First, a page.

Holiday cooking mistakes tend to revolve largely around the turkey. It’s a big bird, so it will take a lot more planning and time than a roasted chicken. So, before the first turkey day arrives, let’s go over common holiday cooking mistakes in hopes that this year is the year that everything makes it to the table.
Miscalculating the amount of food
The holidays are about family and friends. Another way to put it: your dinner table is going to be full. You may even need to bring in a few folding tables from the basement to accommodate all the people that you have coming over for dinner. While you’re counting place settings and borrowing chairs from the neighbors, make sure you also remember to buy a big enough bird.
Not buying a big enough turkey to feed all of your guests is a mistake. Yes, everyone is thankful for being surrounded by people they love, and that is the most important, but do you know what your guests will also be thankful for? Getting something to eat! Only having wine and cookies is fun for a couple of hours, but if you don’t get some real food in your stomachs, Aunt Doris and Uncle Ed are going to start to get a little rowdy.
When you buy your turkey, allow about a pound and a half of turkey per person. Make sure you account for leftovers because the best part of a holiday meal is tomorrow’s turkey sandwich.
Thawing the turkey properly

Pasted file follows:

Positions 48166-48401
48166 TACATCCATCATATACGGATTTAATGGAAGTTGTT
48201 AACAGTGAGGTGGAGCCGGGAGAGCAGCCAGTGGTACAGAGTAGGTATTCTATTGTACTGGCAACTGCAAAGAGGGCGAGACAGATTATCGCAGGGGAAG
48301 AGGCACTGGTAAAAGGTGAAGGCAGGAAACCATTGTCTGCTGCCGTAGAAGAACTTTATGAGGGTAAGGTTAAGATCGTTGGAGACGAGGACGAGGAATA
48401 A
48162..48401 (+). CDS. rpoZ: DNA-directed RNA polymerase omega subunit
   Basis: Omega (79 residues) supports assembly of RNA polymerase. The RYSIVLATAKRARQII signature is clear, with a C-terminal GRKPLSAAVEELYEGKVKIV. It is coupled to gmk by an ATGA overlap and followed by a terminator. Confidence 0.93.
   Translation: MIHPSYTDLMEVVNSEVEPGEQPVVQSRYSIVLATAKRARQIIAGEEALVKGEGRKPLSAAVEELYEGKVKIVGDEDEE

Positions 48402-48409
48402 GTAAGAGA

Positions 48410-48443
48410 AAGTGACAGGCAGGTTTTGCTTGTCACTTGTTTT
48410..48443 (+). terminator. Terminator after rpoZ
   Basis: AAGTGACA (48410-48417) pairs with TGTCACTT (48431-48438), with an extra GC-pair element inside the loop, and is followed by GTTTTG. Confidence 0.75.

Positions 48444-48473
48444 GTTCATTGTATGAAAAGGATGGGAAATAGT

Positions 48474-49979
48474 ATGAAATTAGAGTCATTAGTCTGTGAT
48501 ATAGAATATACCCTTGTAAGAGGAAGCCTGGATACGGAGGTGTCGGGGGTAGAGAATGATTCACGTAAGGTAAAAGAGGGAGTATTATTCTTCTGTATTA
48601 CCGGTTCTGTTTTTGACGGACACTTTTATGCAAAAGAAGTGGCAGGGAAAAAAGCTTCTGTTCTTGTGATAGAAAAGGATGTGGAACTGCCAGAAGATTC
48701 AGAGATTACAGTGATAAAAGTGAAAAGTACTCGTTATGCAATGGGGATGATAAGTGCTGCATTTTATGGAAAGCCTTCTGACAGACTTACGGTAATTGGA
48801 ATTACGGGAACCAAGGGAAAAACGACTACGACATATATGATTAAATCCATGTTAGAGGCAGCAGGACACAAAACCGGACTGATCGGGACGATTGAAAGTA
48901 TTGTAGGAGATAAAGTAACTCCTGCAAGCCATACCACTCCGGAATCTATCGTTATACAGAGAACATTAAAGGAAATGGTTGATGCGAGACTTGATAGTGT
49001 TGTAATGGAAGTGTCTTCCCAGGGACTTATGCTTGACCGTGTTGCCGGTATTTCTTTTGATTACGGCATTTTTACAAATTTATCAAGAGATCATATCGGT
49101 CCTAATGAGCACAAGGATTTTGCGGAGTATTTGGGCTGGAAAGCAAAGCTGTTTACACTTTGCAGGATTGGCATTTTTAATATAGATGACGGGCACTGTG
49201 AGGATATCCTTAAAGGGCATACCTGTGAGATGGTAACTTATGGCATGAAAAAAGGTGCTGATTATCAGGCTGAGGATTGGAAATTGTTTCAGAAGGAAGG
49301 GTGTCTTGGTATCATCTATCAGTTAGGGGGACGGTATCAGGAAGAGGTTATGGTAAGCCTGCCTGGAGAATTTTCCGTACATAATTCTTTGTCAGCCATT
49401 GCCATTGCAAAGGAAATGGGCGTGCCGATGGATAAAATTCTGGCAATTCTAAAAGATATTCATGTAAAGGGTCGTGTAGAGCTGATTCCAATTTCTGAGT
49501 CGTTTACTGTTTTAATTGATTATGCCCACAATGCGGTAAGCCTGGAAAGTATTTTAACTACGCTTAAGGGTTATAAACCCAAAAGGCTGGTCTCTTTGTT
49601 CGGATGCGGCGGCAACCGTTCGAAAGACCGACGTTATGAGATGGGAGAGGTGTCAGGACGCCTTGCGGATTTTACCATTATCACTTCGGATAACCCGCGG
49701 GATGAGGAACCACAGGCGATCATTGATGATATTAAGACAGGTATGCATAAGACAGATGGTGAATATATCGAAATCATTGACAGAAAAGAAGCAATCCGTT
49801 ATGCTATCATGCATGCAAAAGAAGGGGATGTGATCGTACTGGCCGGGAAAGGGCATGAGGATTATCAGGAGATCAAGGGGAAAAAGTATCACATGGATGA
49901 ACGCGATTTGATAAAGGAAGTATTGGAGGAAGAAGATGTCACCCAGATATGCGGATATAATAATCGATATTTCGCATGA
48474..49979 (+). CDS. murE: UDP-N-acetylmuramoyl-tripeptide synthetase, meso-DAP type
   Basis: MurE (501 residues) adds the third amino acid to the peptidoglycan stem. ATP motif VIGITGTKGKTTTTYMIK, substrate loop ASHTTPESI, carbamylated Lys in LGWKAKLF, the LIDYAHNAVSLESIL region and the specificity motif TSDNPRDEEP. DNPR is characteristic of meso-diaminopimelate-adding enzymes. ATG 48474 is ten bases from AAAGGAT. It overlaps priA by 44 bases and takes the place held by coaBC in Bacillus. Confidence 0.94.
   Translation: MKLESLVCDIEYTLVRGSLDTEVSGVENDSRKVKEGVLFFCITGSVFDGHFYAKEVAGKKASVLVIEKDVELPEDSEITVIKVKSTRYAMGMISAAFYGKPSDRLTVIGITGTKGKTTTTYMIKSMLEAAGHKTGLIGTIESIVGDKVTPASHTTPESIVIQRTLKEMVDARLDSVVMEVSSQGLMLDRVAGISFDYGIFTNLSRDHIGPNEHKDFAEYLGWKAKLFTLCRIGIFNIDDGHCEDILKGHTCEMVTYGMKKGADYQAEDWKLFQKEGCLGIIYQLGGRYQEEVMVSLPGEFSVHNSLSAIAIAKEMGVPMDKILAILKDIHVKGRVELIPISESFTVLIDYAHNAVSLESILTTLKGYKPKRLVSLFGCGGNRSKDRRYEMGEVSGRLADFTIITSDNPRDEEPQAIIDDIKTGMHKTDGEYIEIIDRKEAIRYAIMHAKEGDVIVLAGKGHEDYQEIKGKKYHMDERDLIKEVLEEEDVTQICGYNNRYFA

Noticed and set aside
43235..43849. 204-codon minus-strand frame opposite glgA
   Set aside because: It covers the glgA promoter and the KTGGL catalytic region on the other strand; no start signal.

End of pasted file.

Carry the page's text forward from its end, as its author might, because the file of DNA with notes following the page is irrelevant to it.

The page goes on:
The bigger the bird, the longer it will need to thaw. If you were ahead of the game and had been keeping your turkey in the freezer, make sure you take it out several days before to make sure it thaws.
Thawing the turkey in the refrigerator takes longer, but it is the safest way to thaw a turkey. Calculate 24 hours per 4 pounds of turkey. So, a 15 lbs. turkey would need to be thawing about four days before being cooked.
Using a meat thermometer
When it comes to the cooking, especially the turkey, you want everything to be properly cooked at the right temperature. Using a reliable meat thermometer will ensure that your bird has cooked all the way through and that it’s safe (and delicious) to serve your guests.
Everything else needs to be properly cooked as well. Cooking the stuffing outside of the turkey will make it easier to ensure that it is cooked properly.
The thigh of the turkey and the stuffing (if you stuff the turkey) should be 165 F, and the breast should be 185 F before serving. You can just wait for the thermometer to point to the turkey symbol if you have a picture thermometer
Timing your food preparations
Even if you have everything cooked at the right temperature, timing your food prep is essential to a successful holiday meal. What good is it to have rolls fresh from the oven if it means everything else has gotten cold in the process?
Cater your holiday meals in Philadelphia and Buck’s County
Avoid cooking mistakes and serving mistakes on the holidays or at your holiday party or event. Spend more time with your family and leave the cooking to DiAntonio’s. We’ll make sure that everything is cooked right and served hot and on time.